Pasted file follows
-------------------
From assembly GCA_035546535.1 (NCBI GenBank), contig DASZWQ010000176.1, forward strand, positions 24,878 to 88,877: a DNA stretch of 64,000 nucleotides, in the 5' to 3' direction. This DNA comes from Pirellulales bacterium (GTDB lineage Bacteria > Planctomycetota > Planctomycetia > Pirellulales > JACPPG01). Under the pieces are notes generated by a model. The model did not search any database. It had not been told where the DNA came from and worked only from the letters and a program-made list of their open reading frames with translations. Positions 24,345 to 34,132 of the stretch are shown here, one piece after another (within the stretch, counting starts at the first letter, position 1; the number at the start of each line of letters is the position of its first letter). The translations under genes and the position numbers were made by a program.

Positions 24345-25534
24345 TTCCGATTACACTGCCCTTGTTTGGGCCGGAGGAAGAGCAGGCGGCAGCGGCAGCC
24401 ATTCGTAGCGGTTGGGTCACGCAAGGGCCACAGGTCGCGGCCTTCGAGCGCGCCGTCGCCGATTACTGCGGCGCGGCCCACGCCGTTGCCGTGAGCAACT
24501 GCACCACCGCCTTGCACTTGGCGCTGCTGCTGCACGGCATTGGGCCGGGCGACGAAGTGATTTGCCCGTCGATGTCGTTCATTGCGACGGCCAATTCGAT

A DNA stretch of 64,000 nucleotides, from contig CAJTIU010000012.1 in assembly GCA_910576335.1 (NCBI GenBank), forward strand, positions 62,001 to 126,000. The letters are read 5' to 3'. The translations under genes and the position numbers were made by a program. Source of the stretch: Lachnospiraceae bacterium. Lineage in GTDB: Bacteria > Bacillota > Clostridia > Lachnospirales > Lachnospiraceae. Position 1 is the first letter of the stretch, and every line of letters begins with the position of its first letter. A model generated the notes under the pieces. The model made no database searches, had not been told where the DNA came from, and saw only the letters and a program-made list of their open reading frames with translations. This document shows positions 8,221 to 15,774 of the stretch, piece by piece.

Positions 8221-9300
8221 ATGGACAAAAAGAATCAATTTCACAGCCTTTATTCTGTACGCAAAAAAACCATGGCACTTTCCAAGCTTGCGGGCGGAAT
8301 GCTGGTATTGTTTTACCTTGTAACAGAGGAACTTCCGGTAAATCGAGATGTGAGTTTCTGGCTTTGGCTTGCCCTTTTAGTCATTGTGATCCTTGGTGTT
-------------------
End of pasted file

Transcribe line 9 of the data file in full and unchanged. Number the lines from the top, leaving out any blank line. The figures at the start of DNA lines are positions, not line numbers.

8301 GCTGGTATTGTTTTACCTTGTAACAGAGGAACTTCCGGTAAATCGAGATGTGAGTTTCTGGCTTTGGCTTGCCCTTTTAGTCATTGTGATCCTTGGTGTT